7 Strategies to Manage Cash Flow in Your Small Business
Good cash flow management is vital to the success of your small business. In fact, research by U.S. Bank found that mismanagement of cash flow contributed to 82% of small business failures – a worrying statistic, to be sure. As a small business owner, cash flow may well feel like the bane of your life but we have seven strategies to make this process easier and ensure that your company stays on track for financial success. Let’s take a look.
1. Create a Cash Reserve
It’s always a good idea to have a safety net in place. A cash reserve will help you to cover unforeseen costs and keep your business afloat should disaster strike. Speaking to Business News Daily, Jay Singer of Mastercard advised “it would be wise to have enough cash on hand to cover up to six months of your average cash flow.”
2. Stay Frugal
Every business owner knows that it can be difficult to find a balance between business growth and conversative spending. However, it’s important to develop a minimum viable budget and continue to stick to it, even when cash is flowing into your business. Good times don’t last forever and if you’re unable to save money when the going is good, it will be incredibly difficult to do so during hard times.
3. Keep an Eye on Your Inventory
Managing your inventory poorly can cause a whole host of expensive problems which seriously damage your cash flow. You risk failing to fulfil orders based on inventory demands that should have been predictable, and then incurring further costs by having to fill backorders. This also results in disappointed customers, meaning that your reputation is likely to take a hit.
Furthermore, when you fail to properly organise your inventory you may misplace items and end up ordering replacements that you don’t actually need. You may also let items expire and become worthless, rather than selling them off at a discounted rate. The likelihood is that you’re probably also paying for more space than you actually need.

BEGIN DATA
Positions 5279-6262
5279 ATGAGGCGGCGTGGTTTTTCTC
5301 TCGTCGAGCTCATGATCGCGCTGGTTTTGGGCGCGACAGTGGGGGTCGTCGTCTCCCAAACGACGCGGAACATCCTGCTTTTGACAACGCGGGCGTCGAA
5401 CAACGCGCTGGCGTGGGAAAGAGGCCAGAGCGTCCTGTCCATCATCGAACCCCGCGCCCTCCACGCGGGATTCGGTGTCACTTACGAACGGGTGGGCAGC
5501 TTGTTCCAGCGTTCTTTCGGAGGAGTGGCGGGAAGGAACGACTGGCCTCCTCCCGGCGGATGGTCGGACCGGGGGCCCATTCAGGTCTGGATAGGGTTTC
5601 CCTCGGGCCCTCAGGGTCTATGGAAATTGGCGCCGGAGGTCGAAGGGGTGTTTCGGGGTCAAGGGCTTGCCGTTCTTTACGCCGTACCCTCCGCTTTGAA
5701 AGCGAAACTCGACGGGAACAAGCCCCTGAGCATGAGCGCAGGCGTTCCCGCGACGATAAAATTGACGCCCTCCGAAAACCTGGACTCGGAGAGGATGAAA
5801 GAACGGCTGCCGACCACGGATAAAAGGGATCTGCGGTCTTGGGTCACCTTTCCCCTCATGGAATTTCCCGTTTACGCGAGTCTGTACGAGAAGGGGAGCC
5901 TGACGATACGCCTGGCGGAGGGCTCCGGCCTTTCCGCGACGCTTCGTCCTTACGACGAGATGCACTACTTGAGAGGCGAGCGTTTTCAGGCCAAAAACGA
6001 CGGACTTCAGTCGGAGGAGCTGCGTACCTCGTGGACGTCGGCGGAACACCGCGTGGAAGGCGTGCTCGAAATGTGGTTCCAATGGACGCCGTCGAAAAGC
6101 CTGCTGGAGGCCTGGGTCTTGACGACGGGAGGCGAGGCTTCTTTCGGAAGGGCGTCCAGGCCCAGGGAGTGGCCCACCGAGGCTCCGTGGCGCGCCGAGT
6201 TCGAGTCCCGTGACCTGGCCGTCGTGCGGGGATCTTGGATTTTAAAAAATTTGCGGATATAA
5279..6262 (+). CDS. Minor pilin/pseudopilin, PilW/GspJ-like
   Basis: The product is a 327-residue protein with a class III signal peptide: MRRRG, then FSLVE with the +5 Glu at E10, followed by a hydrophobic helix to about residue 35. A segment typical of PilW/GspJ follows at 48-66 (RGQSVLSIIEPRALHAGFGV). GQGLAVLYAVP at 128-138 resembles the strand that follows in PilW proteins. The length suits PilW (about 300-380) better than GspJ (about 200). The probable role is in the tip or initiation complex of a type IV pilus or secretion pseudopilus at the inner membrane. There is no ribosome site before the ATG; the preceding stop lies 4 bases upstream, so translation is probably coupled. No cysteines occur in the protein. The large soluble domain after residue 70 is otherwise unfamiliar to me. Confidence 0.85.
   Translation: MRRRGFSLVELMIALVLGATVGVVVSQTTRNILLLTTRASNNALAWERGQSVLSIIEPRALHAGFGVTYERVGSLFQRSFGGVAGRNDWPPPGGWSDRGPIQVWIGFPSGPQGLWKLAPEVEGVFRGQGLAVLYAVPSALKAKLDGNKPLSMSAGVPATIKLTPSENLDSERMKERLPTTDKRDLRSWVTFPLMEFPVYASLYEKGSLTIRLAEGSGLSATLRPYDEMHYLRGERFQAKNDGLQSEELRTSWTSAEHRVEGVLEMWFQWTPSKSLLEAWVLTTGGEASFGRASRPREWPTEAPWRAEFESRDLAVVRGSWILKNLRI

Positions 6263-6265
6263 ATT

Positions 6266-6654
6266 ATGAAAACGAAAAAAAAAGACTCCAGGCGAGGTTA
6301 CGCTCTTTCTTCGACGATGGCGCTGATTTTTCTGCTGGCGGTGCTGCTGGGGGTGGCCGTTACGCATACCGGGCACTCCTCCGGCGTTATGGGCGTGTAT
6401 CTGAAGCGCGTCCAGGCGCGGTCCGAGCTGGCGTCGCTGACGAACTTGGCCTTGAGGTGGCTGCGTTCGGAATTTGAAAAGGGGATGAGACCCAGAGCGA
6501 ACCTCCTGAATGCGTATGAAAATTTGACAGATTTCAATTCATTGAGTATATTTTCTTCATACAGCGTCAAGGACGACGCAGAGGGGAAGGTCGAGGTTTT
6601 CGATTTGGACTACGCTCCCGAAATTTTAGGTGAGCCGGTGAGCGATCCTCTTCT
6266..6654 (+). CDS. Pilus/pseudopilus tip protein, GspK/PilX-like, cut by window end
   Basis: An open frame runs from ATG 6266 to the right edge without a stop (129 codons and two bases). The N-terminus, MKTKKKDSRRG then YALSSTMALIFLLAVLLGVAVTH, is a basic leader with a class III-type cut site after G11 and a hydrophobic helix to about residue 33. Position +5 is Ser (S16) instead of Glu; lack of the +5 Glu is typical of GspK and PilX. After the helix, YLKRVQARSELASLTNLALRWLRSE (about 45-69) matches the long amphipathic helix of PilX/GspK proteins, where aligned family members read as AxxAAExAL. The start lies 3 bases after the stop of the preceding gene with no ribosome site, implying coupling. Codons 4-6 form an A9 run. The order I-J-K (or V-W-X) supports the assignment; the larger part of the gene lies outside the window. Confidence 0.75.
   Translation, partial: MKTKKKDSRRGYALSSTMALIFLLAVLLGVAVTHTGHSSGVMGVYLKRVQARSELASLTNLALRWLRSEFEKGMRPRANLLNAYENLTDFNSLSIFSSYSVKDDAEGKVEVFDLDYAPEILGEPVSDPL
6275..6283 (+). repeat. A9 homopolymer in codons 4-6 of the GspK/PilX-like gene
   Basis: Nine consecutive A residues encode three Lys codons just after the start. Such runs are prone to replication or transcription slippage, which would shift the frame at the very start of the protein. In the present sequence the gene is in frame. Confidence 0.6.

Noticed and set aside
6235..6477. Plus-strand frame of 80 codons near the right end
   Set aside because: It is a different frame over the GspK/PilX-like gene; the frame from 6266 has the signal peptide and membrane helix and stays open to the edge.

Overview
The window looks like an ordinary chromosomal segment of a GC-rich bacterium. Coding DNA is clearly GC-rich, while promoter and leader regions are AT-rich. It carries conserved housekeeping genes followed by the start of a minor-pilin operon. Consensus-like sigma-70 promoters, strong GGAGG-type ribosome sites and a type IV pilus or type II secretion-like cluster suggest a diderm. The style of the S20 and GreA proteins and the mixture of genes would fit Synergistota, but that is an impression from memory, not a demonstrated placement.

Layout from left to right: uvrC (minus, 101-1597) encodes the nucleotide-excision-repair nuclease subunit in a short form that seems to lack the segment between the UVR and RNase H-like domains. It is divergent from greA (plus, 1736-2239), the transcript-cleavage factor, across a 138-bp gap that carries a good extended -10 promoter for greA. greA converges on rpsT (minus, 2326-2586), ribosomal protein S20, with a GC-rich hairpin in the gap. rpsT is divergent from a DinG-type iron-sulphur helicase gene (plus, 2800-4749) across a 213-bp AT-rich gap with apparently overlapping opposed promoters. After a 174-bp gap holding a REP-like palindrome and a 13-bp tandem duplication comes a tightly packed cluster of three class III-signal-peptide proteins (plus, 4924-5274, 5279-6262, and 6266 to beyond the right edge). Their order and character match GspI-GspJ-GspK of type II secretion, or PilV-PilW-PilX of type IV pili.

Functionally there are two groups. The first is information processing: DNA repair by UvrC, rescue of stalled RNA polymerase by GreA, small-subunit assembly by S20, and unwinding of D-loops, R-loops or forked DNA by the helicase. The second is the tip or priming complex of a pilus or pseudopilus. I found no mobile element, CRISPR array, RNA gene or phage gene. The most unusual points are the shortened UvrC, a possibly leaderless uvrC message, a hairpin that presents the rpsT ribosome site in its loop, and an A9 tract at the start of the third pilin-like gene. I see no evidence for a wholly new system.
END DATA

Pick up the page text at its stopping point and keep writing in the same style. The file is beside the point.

4. Lease Your Equipment
Buying equipment may prove cheaper in the long term and therefore may help with profitability, but profit means very little if you run out of cash. On top of this, frequently forking out for expensive upgrades can present a real problem when funds are tight. Leasing equipment leaves you with more cash in the bank and helps to regulate your cash flow. Moreover, you may have the option to purchase the equipment at the end of the lease or upgrade it.
5. Equipment Loans
If buying rather than leasing equipment makes more sense for your small business, then it’s still worth considering an equipment loan. This type of loan functions in much the same way as a traditional bank loan, but is lower-risk. Before taking out an equipment loan, be sure to consider how quickly your equipment is likely to become outdated; if the answer is “soon” then leasing may be a better option.
6. Borrow When the Going Is Good
Prevention is always better than the cure, so borrow money when your finances are looking good. It’s better to open a line of credit now and be able to use it later than risk rejection from the bank when your business is already in peril. In addition to this, seeking a loan when your business is in good financial health will also help you to secure better rates and give you the freedom to shop around.
7. Hire A Great Accountant
Cash flow problems often sneak up on business owners. It definitely pays to have a professional on-side who can spot problems from a mile off and provide solutions before your business starts to suffer. Hiring a proactive accountant will help to protect your business against future cash flow problems and keep you in the green.
Good cash flow management is all about preparing for the worst and maintaining sensible financial habits even when the going is good. By creating a cash reserve, remaining frugal and keeping on top of your inventory, you can protect yourself against the cash flow problems that cause so many small businesses to fail. It’s certainly worth borrowing during the good times and considering equipment loans or leases rather than buying outright, too. Finally, the best thing you can do to maintain a healthy cash flow for your small business is to hire a great accountant who will go the extra mile to ensure that your bank balance stays healthy for years to come.